If “American Ultra” knew what it wanted to be, it may not have turned out to be the disaster that it is. It’s not funny enough for a stoner comedy and the considerable amount of violence isn’t clever enough to be a dark action movie. It also doesn’t help that everyone, other than Kristen Stewart, has their overacting pants on for the entire movie.
The unfortunate thing is that Max Landis’ screenplay is a fairly interesting concept that gradually has its wheels fly off. The idea that a stoner living in a tiny West Virginia town is a CIA sleeper agent, waiting for the right turn of phrase to click the “on switch” in his head, turning him into a deadly assassin is quite inventive and humorous. That premise just isn’t enough to keep “American Ultra” from becoming an exhausting bore.
The aforementioned stoner is Mike Howell (Jesse Eisenberg), who spends all of his time doing one of two things: smoking pot with his girlfriend, Phoebe (Stewart), or smoking pot while working at an extremely downtrodden convenience store. He does spritz in some comic book style art, but only to break the monotony of weed, work, and his special lady friend.
Mike’s life of being a self aware, neurotic deadbeat takes a serious turn for the worse when CIA Agent Victoria Lasseter (Connie Britton) walks into his store and delivers Mike’s special “become a madman” code words. It turns out that Victoria is trying to save Mike from an elaborate murder plot, all concocted by super evil CIA agent Yates (Topher Grace).
The town is then put under lockdown via the always nefarious government agency FEMA (thanks a bunch, X-Files) and Yates brings in a team of super soldiers to hunt down the now active, spoon-and-ramen-as-weapons toting Mike.
“American Ultra” becomes the lamest cat and mouse game ever, as Mike and Phoebe go through a series of adventures from their local police station to Mike’s foul mouthed, drug dealer Rose’s (John Leguizamo) house. Leading the chase is Laugher (Walton Goggins), a cackling, perpetually sweating mentally ill trained killer.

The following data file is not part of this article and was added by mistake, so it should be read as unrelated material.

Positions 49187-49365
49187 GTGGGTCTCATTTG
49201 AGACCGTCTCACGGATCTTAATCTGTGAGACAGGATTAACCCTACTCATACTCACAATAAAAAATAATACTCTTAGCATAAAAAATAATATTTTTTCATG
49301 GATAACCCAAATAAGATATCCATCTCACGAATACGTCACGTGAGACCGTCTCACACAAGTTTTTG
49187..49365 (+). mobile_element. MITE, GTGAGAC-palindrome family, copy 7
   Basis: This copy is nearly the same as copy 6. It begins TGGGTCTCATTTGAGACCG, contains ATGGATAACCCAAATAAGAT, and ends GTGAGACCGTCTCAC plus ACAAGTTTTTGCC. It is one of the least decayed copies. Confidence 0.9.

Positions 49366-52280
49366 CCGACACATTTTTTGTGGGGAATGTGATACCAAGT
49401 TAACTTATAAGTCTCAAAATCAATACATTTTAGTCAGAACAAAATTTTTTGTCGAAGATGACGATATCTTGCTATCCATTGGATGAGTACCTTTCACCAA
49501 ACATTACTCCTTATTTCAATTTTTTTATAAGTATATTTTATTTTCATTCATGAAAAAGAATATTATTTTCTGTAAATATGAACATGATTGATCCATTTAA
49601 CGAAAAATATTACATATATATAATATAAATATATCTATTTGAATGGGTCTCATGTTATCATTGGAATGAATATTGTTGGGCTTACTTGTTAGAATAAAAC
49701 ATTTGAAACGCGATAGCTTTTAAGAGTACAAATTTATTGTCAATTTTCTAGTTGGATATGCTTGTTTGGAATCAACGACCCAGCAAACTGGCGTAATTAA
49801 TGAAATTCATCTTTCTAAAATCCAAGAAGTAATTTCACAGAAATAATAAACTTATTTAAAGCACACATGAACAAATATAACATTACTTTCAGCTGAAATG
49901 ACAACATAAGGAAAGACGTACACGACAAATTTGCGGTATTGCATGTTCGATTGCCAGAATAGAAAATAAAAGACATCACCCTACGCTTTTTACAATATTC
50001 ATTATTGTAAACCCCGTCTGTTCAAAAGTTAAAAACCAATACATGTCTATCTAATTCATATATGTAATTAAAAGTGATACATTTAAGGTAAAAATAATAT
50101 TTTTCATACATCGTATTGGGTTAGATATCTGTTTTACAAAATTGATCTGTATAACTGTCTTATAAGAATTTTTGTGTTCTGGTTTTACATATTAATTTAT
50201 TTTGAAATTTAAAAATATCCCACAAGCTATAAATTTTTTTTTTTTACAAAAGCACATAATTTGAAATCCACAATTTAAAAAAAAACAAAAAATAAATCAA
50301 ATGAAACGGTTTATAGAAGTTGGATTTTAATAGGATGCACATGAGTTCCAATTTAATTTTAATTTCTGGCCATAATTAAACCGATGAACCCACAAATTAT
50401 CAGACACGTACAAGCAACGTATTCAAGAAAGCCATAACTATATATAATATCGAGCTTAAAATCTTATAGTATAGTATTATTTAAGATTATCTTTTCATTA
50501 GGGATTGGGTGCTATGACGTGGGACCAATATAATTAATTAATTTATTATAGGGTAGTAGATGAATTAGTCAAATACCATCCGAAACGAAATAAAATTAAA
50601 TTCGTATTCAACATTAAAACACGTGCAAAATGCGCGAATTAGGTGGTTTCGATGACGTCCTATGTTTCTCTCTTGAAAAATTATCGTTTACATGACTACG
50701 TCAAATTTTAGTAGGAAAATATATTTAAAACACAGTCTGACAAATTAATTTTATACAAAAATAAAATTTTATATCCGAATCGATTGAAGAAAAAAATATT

It’s all fairly ridiculous and, other than the clever way that Mike uses household items to kill people in bloody ways, a timewaste. It feels like “American Ultra” wants us to laugh at the grotesque violence, but director Nima Nourizadeh seems to revel in over the top blood spatter so much that it’s impossible to find any of it comedic.
Almost every single character is one note, other than Kristen Stewart’s Phoebe. She seems to be fully engaged in the role and having a blast, especially in the second half of the movie. Everyone around her is so cartoon-like that she brings a level of normalcy to an otherwise bizarre cast of characters.
The other actors are right in their comfort zone, which in this case is not a good thing. Leguizamo is loud and obnoxious in an extremely small role that he’s seemingly done hundreds of times before. Goggins’ role is so poorly written and executed that his character’s mental disability feels exploitative when there should be built in pity.
Grace has become sleazy guy in a suit personified. There’s no doubt that Nourizadeh and Landis want us to despise him, but Grace screeches and whines so much that his presence simply numbs the viewer, causing you to hate the actor instead of the villain.
There is a greater than good chance that Jesse Eisenberg is a one trick pony. He stutters, makes awkward faces, and seems uncomfortable at all times in every single movie he is in.
It’s no different in “American Ultra.” The only change is that he snaps to life at a moment’s notice then kills a guy with a dustpan. The initial giggles that come from seeing this skinny, long haired pothead become a killing machine go away very quickly once Eisenberg gets back to being unable to not say “like” every four words.
There really isn’t much to like about “American Ultra.” It has an intriguing start, but doesn’t hit the comedic or stylistic highs of what it really wants to be, which is “Pineapple Express.” That movie’s violence was all done with jokes in mind, whereas “American Ultra” devolves into a half baked action movie devoid of humor.
It’s not good when the funniest scene of the entire movie is the last one or when the end credits, an extremely cool animated sequence featuring Mike’s comic book creations, are more creative than everything that happens before it.